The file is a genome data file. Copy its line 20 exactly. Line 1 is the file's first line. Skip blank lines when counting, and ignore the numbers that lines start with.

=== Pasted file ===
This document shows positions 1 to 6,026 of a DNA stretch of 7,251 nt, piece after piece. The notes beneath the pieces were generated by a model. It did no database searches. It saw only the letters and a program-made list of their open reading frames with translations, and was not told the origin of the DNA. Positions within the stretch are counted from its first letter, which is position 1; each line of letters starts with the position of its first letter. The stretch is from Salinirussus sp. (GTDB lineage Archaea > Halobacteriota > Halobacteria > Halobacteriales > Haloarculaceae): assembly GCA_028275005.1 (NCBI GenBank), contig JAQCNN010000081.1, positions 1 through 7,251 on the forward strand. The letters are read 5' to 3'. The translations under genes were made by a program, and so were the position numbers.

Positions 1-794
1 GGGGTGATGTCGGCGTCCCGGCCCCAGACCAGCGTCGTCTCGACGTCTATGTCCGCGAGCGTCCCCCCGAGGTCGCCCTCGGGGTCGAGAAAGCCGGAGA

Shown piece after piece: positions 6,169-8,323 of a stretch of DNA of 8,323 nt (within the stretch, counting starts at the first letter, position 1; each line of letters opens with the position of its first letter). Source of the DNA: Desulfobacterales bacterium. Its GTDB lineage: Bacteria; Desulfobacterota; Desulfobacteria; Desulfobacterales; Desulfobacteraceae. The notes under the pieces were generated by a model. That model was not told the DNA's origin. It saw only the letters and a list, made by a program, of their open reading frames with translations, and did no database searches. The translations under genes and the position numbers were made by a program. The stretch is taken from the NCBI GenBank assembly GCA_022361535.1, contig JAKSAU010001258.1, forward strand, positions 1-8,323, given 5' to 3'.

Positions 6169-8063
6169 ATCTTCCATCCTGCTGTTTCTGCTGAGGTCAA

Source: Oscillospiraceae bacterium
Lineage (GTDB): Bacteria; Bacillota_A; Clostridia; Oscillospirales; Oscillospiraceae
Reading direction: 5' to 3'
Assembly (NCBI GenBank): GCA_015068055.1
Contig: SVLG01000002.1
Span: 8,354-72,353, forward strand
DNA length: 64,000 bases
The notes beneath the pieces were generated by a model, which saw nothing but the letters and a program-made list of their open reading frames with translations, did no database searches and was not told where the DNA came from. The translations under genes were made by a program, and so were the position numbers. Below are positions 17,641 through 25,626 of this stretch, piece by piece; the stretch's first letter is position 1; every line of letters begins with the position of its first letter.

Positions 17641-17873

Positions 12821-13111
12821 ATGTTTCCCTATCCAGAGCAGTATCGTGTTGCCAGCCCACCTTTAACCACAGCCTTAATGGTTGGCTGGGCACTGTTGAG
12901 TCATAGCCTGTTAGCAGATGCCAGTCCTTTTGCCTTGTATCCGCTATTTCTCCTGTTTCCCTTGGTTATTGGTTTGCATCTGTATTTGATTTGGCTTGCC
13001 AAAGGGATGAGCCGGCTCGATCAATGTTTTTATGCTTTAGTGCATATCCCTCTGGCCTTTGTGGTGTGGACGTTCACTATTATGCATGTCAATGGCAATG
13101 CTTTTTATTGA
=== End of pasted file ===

13101 CTTTTTATTGA